This week my son started a conversation with me out of the blue; something was on his mind and bothering him.

He began by saying, “There’s a naughty boy at school. He’s bigger than me and older than me.”

“Why is he naughty?” I asked.

“Well, he doesn’t let me do things.”

“Like what?”

“He stops me from running or going places.”

Being a former school teacher for 16 years, my stomach clenched as I knew that what he was describing was in fact a Bully.

I dreaded the time when I would begin to hear stories like this, because often we as parents can feel nervous to send our children into the world where we know they are going to get hurt sometimes. I have been able to protect him thus far, build up his sense of self and even give him words to use when he doesn’t like something, but that was with kids his own age. Now he is in the BIG world, and he’s going to have to learn how to cope with things.

This is especially difficult for me since as a former teacher I was vigilant about keeping bullying out of my classroom. If anything even smelled of the “B” word, I dealt with it head on, immediately. No one was ever unclear as to what my expectations were for behaviour and kindness in my classroom.

The problem now is that my son is not guaranteed to be in a classroom with a teacher who is like me. This is quite unsettling, however, knowing what I do about children and self-esteem, I know there are definitely things I can do at home and at the school to empower my son, and this is what I’m going to share with you in this article series.

This week I’m going to help you understand what a bully actually is and who they are. This will help you understand if your child is experiencing a normal disagreement or fight or if it is in fact bullying. It’s important to distinguish between the two because you handle them very differently.

A Bully is someone who:

-gets pleasure from their victim’s pain (example: “I’m glad he’s crying, irritated or upset right now”)

-their actions are always on purpose

-their actions are always intended to cause harm (emotional or physical)

-there is always an imbalance of power, stature or age

-they have a sense of entitlement (we’ll talk about where this comes from in Part 2 of this series)

Here are two scenarios. One is of a bully and one is not. See if you can differentiate the two.

Scenario 1:
Johnny, a boy aged 7, takes a disliking to a smaller boy. He’s jealous of him, so he wants to make himself feel better. He notices the smaller boy running around laughing and smiling on the playground. Johnny walks over to the small boy and stands in front him, while looking down. Then he says, “You can’t play here”. He notices that the smaller boy looks scared and immediately feels happy inside. He begins to think of other ways he can make this boy scared.

Scenario 2:
Susie is asked by her teacher to pick 3 people to be in her group. Usually she would pick her good friend Jenny, but Jenny wasn’t paying attention to her last recess so she picks other people instead. She sees that Jenny is confused. In fact Jenny actually mouths the words, “Why didn’t you pick me?” Susie turns away and pretends she doesn’t see Jenny.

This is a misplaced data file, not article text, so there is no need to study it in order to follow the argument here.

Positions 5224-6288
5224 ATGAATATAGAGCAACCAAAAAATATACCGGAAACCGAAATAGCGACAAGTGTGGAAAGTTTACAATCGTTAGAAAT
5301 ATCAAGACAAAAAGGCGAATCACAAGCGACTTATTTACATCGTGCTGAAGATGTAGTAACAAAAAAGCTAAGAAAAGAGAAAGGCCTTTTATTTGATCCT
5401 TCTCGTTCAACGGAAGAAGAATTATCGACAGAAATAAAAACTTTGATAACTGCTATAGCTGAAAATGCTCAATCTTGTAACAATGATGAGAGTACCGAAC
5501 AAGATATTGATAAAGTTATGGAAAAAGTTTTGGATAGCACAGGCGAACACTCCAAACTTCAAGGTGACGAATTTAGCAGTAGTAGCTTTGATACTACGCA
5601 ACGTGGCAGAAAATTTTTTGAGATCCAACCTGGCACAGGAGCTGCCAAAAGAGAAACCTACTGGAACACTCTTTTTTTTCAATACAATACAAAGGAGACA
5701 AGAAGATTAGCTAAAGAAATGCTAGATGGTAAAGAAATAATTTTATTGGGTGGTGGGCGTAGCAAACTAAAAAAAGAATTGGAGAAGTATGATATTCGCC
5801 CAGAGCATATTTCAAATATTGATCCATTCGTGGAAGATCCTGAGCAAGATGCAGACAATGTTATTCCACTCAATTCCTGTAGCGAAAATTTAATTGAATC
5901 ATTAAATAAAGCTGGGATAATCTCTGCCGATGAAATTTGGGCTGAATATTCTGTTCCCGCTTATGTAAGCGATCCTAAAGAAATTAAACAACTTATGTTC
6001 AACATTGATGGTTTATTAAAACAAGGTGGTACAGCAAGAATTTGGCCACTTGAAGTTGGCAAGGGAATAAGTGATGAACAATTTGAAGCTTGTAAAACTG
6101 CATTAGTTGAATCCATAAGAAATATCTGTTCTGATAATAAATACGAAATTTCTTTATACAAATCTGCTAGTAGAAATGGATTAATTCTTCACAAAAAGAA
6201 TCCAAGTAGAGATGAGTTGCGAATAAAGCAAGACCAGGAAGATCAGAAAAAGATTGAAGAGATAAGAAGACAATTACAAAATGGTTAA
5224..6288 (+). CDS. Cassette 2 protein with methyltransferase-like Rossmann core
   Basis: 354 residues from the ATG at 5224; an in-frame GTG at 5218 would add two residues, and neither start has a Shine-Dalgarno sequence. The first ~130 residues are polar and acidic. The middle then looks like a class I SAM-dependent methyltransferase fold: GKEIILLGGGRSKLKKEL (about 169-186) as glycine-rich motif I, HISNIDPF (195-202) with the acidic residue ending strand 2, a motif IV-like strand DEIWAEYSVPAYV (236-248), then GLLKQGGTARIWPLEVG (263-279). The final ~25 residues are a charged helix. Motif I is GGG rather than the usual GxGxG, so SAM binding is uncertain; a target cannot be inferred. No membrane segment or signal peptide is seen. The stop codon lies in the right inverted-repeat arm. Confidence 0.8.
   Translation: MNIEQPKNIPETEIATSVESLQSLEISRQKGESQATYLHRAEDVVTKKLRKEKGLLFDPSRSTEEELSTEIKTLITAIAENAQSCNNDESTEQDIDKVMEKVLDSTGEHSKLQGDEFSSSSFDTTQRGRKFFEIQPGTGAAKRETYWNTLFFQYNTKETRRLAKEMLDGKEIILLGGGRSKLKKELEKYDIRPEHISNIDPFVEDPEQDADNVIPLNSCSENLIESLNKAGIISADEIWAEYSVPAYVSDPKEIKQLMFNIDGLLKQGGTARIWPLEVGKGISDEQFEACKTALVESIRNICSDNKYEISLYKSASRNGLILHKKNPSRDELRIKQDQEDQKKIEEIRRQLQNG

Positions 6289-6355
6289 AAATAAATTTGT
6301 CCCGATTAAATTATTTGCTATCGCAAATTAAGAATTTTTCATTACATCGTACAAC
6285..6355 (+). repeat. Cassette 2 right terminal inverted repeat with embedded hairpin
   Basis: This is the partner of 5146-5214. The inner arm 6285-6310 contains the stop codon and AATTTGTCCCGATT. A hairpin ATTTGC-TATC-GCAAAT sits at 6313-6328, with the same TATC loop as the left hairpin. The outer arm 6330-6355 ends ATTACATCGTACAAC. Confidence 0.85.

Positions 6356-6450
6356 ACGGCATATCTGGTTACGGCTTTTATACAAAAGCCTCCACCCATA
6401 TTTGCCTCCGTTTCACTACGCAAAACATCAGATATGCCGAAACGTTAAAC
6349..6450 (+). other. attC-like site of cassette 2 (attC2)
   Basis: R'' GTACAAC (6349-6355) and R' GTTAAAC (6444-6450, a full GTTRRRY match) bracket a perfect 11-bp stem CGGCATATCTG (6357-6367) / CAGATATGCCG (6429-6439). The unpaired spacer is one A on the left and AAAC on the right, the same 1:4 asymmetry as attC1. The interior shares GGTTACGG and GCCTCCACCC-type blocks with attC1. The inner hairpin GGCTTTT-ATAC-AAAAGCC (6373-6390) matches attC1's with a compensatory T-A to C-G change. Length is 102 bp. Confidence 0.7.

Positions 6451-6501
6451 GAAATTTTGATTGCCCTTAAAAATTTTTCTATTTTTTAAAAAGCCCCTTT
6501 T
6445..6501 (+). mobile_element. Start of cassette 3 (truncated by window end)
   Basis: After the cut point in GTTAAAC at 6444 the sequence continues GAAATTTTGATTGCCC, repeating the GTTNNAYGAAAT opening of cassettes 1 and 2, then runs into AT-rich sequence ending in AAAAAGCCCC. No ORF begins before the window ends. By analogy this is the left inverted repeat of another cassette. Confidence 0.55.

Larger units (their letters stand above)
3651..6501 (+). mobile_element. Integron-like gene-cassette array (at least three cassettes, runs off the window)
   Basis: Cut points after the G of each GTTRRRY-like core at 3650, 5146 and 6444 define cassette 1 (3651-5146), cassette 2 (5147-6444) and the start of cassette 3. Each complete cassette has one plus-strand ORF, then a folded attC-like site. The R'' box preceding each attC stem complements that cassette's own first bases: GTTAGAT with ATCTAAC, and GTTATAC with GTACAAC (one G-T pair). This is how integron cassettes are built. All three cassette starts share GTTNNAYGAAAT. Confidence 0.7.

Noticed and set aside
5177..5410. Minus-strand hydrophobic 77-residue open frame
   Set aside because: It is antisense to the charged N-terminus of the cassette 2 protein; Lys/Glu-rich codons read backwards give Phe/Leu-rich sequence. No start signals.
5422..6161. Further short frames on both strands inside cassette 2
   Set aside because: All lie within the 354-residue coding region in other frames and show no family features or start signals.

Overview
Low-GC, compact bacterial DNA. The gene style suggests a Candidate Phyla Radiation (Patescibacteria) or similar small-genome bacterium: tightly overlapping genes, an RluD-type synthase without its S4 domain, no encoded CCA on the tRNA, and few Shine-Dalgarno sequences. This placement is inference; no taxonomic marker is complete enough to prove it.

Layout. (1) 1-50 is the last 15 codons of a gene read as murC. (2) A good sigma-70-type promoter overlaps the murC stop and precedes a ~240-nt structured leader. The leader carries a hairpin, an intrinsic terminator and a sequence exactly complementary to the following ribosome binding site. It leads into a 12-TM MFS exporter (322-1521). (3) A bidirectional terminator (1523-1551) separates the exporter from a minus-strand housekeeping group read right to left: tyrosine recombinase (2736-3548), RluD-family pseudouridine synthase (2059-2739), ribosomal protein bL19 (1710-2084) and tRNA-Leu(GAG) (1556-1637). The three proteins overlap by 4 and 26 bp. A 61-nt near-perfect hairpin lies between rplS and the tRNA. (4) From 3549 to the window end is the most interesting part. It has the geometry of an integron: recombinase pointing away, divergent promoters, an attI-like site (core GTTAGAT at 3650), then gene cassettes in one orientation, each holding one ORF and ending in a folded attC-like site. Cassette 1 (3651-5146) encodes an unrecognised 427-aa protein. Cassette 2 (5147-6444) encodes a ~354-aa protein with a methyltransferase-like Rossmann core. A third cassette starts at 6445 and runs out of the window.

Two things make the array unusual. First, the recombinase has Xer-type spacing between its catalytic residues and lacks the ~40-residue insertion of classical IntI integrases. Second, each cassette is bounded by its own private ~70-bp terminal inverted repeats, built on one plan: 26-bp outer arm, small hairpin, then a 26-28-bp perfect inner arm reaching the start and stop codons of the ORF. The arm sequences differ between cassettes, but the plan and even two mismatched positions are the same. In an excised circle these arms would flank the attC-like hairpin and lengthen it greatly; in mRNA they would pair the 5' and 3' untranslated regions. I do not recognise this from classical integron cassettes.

Can you choose the Bully? Is it Johnny or Susie? If you chose Johnny, you are correct.

What Susie did is not kind, but you can see that it’s probably an isolated incident because she felt hurt that day. It’ll take a bit of coaxing from Jenny, but you can see that they will eventually make up and be friends again. This was an argument. Arguments happen between good friends and siblings.

Johnny, on the other hand, had no relationship with the smaller boy, he just chose to dislike him and intimidate him. It was planned and he definitely felt good that the small boy was scared. The fact that the nasty behaviour was going to continue is a clear sign that Johnny is a Bully. Bullying happens between people who are not really friends and may not even really know one another.

The important thing to remember is that Bullies come in all shapes and sizes. There are NO stereotypes. You could have the prettiest girl be one of the most terrible Bullies. As well, you could have one of the poorest boys be one. A top A student could be a Bully and so could a student who struggles.

If you are a parent who has a child who is the victim of a bully, there are certain things you can and NEED to do to help your child through this.

As well, if you are a parent and have been notified that your child is bullying other children, there are certain things you can and NEED to do to help them. All kids bully for a reason.

Join me next week for Part 2 of this series where I will help you get to the nitty gritty of WHY kids bully. It’s with this understanding that you can go forth and know exactly how to help them or your child.

Ending bullying is a huge mission for me. Please help spread my mission and forward this article to any parent you know. Tweet it, Facebook it, Digg it, whatever you can do, please do it. Thank you.

Author's Bio: 

Erin Kurt, parenting & life coach to working mothers, and founder of ErinParenting, is also the author of Juggling Family Life and creator of The Life Balance Formula and the How to Get Your Child to Listen program.